It’s a red flag for me when a person who identifies as Muslim says he or she wants to “reform Islam.” Most Muslims believe Islam is perfect. Flaws arise exclusively from mistakes Muslims make in their understanding and practice. This is a bedrock concept, which is precisely why it’s under relentless attack.
The difference between “reforming Islam” and “reforming Muslims” is by no means trivial. These are two entirely different approaches, with very different implications and expected outcomes. I think we need to spell this out clearly and concisely.
Irshad Manji considers herself a reformist Muslim. She wrote a book entitled, “The Trouble with Islam.” In an apparent effort to appease critics who found the title problematic, she changed it to, “The Trouble with Islam Today.” This demonstrated to me that it wasn’t out of ignorance that she chose that title in the first place, and that she had no intention of straying from her original approach. In fact, adding “today” actually compounded the problem by suggesting Islam changes over time!
If something is perfect, then by definition, change is devolution into something less than perfect. There is an essential, inherent logic in the Muslim idea that when reform is needed, it is Muslims who must change, not Islam.
The Gatestone Institute is neocon-linked and devoted to spreading propaganda that demonizes Islam and undermines Muslims. Yet a group of “reformist Muslims” chose their website as the venue for their announcement of the “The Muslim Reform Movement.” Signatories include Zuhdi Jasser, Asra Nomani, and Usama Hasan of Quilliam Foundation.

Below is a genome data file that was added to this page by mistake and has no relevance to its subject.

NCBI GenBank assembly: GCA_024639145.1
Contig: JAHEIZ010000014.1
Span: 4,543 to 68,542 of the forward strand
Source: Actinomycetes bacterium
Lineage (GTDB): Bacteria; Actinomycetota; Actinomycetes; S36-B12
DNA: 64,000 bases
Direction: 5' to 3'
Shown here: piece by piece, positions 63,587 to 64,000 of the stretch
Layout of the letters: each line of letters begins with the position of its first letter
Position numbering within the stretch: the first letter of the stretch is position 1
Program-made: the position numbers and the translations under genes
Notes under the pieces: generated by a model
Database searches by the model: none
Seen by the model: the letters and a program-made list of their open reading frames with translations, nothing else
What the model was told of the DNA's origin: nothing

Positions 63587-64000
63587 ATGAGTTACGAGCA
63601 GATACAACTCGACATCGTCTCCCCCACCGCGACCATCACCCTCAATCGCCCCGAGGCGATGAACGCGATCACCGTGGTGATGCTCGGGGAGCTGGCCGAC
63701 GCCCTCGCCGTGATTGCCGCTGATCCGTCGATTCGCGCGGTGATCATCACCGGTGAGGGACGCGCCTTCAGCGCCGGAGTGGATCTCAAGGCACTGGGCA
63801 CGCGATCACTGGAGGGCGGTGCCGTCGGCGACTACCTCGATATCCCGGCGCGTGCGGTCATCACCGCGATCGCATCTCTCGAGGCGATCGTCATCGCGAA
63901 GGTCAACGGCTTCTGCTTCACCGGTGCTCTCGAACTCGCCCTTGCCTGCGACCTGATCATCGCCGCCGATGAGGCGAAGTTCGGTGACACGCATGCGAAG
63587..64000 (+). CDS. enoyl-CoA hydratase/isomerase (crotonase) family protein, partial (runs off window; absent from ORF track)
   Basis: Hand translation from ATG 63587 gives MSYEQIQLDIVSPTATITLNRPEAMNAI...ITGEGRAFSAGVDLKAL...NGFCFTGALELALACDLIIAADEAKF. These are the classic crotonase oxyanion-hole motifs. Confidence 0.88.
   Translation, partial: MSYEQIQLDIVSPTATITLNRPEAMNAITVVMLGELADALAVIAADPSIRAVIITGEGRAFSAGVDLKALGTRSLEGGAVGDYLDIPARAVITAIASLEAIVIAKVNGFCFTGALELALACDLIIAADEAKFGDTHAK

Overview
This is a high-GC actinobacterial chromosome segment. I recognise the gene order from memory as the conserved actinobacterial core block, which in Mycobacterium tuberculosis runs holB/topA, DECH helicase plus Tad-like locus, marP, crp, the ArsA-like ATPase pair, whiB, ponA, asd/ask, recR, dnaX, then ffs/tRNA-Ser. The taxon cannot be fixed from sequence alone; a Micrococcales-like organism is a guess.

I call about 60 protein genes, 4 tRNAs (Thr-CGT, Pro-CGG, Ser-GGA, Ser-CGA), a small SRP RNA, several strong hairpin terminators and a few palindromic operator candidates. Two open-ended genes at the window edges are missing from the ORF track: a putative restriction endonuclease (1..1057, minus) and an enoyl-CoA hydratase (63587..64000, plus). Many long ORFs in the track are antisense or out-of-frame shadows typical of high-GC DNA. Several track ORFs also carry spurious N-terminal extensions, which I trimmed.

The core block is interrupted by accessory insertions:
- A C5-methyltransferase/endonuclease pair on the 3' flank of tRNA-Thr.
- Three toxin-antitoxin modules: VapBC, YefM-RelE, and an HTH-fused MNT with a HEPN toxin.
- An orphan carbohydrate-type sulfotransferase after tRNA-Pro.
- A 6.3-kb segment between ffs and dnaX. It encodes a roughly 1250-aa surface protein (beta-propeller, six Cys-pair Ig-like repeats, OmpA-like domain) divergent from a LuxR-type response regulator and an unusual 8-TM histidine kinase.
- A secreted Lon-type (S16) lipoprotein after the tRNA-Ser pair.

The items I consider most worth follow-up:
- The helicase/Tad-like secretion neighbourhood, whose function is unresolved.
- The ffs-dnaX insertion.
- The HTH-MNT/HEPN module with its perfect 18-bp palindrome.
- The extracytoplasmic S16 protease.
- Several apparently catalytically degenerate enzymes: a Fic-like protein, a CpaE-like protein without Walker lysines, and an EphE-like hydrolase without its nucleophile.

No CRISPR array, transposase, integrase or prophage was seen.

One phrase in their declaration, above all, caught my attention: “Sharia is manmade” ~ The Muslim Reform [sic] Movement
If a signatory agrees to this, the game is over, no matter what the rest of the document says. If the Qur’an is “flawed,” Islam is “troubled,” and Sharia is “manmade,” then we are merely dealing with a flawed and antiquated human construct. This “obsolete” construct ought compete with liberal secularism in the marketplace of ideas, where “critics” are sure it will lose. Better still, from their perspective, it should simply be consigned to the historical dustbin without further ado. Of course this is what many “critics” already believe, but their goal is to convince Muslims. Or at the very least, to convince non-Muslims that Muslims are ridiculous for continuing to believe in Islam.
Upon recognition of such tactics, we must launch an immediate, unequivocal verbal counterstrike, and never waiver from these truths:
- The Qur’an is the revealed word of Allah, inerrant, perfect, and eternally preserved down to the last letter.
- Sharia, the Straight Path, is likewise perfect and immutable.
- To “reform Islam” would necessarily mean a devolution from perfection.
- Muslims achieve reform through our individual and concerted efforts to perfect our understanding and practice of the deen. Nothing more, and nothing less.
They never have to accept our assertion that Islam is perfect, and we never have to accept their assertion that it isn’t. Logically we will have achieved a stalemate, while simultaneously promulgating our own declarations as a solid bulwark against kind of insidious attack.
This post is part of the Talking Points initiative.